Edited by JonL
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1 hour ago, JonL said:

Britain's embrace of Christianity

But if you are going historically, (Roman) Britain has been Christian since early 4th century, almost 150 years ago. It is the Celtic Paganism that is anachronistic.

Other than that and the idea that Ambrosius' knights would still be alive at Camlann (being around 120 years old unless you mess the GPC chronology), it sounds very nice. :)

Edited by Morien

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31 minutes ago, Morien said:

But if you are going historically, (Roman) Britain has been Christian since early 4th century, almost 150 years ago. It is the Celtic Paganism that is anachronistic.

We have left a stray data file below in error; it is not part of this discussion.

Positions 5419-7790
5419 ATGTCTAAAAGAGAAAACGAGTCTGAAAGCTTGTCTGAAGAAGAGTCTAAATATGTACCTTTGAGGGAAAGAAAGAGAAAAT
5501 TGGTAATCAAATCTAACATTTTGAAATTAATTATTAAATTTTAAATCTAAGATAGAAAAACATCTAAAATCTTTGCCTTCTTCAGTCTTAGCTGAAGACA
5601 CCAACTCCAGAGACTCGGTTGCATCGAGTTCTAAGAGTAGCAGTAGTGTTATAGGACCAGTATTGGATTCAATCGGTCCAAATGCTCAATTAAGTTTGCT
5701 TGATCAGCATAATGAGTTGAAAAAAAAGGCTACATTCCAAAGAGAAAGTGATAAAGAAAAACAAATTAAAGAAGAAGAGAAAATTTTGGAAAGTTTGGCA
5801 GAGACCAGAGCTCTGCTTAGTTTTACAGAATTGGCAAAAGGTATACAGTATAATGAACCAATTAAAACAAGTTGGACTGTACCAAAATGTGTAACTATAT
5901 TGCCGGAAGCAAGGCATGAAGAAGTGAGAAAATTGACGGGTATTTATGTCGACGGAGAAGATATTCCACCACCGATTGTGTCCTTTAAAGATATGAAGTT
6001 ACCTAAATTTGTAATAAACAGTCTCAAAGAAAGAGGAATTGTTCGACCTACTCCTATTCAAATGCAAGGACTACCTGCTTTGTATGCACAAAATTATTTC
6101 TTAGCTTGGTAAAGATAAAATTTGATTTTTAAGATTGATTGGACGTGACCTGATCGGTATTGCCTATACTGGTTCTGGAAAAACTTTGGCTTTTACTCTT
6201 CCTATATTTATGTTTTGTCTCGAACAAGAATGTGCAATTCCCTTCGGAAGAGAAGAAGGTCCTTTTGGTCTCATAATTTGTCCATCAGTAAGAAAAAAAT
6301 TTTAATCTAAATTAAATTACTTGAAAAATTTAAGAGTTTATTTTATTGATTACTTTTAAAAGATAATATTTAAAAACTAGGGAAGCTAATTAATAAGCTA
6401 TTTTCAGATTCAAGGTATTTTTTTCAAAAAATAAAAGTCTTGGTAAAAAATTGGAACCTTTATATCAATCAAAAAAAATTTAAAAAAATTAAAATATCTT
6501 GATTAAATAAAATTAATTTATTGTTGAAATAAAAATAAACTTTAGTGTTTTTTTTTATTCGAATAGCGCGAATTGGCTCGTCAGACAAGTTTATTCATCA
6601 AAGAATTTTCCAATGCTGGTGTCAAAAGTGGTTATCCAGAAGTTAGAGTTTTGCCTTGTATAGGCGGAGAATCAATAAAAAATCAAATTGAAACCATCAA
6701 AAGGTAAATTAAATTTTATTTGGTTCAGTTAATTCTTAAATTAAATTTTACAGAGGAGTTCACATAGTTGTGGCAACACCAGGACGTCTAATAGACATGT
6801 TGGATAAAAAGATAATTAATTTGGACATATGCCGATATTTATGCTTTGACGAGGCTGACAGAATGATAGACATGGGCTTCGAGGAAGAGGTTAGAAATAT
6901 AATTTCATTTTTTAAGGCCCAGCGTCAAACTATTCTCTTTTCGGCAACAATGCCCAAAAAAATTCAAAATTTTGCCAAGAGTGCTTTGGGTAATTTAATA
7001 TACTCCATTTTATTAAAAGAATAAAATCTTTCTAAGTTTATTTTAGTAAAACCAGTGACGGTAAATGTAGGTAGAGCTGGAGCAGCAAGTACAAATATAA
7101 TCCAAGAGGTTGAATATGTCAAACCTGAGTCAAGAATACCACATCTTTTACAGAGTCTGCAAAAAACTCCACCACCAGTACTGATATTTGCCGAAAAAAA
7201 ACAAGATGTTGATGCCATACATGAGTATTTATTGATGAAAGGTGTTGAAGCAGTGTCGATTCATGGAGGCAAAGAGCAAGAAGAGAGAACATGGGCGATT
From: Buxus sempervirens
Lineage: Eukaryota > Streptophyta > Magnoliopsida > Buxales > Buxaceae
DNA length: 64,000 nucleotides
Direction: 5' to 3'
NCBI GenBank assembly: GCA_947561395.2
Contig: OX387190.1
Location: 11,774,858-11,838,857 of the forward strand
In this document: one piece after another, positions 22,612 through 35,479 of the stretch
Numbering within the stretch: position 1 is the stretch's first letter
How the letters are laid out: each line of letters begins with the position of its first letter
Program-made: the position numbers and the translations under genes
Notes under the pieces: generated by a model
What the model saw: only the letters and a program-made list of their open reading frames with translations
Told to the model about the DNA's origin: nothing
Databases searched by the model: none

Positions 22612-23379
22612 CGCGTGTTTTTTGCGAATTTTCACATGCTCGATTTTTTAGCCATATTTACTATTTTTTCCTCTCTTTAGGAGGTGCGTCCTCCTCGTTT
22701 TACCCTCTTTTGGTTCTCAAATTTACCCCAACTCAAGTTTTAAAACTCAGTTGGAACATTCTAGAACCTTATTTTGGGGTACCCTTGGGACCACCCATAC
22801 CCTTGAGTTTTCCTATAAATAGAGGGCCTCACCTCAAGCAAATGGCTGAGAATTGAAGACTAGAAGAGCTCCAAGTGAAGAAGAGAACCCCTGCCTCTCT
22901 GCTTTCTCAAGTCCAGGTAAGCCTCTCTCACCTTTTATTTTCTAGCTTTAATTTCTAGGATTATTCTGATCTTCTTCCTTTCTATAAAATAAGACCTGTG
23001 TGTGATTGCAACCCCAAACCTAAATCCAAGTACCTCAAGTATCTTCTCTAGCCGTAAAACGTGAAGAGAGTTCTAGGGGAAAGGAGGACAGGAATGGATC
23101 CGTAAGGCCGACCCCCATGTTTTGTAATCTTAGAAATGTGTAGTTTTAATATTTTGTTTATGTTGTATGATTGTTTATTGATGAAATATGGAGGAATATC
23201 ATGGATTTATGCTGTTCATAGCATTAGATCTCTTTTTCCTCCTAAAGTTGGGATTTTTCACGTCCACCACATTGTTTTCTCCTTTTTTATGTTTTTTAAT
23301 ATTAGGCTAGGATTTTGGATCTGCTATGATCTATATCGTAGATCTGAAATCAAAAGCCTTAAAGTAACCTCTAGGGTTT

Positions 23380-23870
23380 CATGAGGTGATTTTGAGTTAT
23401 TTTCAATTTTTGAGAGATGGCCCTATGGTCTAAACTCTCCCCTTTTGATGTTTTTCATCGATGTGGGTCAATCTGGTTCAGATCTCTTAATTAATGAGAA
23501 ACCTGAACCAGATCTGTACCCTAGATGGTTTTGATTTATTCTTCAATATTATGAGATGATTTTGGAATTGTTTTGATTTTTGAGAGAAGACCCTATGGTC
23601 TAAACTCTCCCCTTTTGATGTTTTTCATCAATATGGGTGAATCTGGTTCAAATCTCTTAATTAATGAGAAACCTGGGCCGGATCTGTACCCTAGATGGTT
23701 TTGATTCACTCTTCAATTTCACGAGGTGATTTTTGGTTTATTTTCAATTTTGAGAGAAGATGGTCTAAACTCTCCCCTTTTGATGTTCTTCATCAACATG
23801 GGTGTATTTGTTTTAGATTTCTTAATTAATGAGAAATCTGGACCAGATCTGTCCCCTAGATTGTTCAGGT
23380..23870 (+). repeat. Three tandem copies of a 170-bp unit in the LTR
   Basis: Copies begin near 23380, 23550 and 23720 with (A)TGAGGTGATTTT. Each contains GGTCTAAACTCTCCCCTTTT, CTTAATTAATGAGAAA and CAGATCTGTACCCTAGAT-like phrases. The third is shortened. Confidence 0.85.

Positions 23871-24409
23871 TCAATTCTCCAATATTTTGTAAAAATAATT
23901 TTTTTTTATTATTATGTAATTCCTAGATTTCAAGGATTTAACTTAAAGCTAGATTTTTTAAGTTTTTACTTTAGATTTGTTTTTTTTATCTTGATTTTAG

In the South, sure. But it was only just catching on up North in the 5th Century, and then there are of course the surviving Saxons to convert after their defeat.

31 minutes ago, Morien said:

Other than that and the idea that Ambrosius' knights would still be alive at Camlann (being around 120 years old unless you mess the GPC chronology)

It's been years since I ran the math, and the annual passive Glory rules may have changed since then, but at least at the time I crunched it out,  a sufficiently pious and chivalrous knight with many notable traits, significant titles and estates, etc, who upon reaching middle age starts putting Glory boosts into his lowest stat at every opportunity could, with a bit of luck, stretch out his gradual decline into decrepitude over an implausibly loooooooong span. 

31 minutes ago, Morien said:

it sounds very nice. :)

Thanks.

Edited by JonL

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26 minutes ago, Morien said:

But if you are going historically, (Roman) Britain has been Christian since early 4th century, almost 150 years ago. It is the Celtic Paganism that is anachronistic.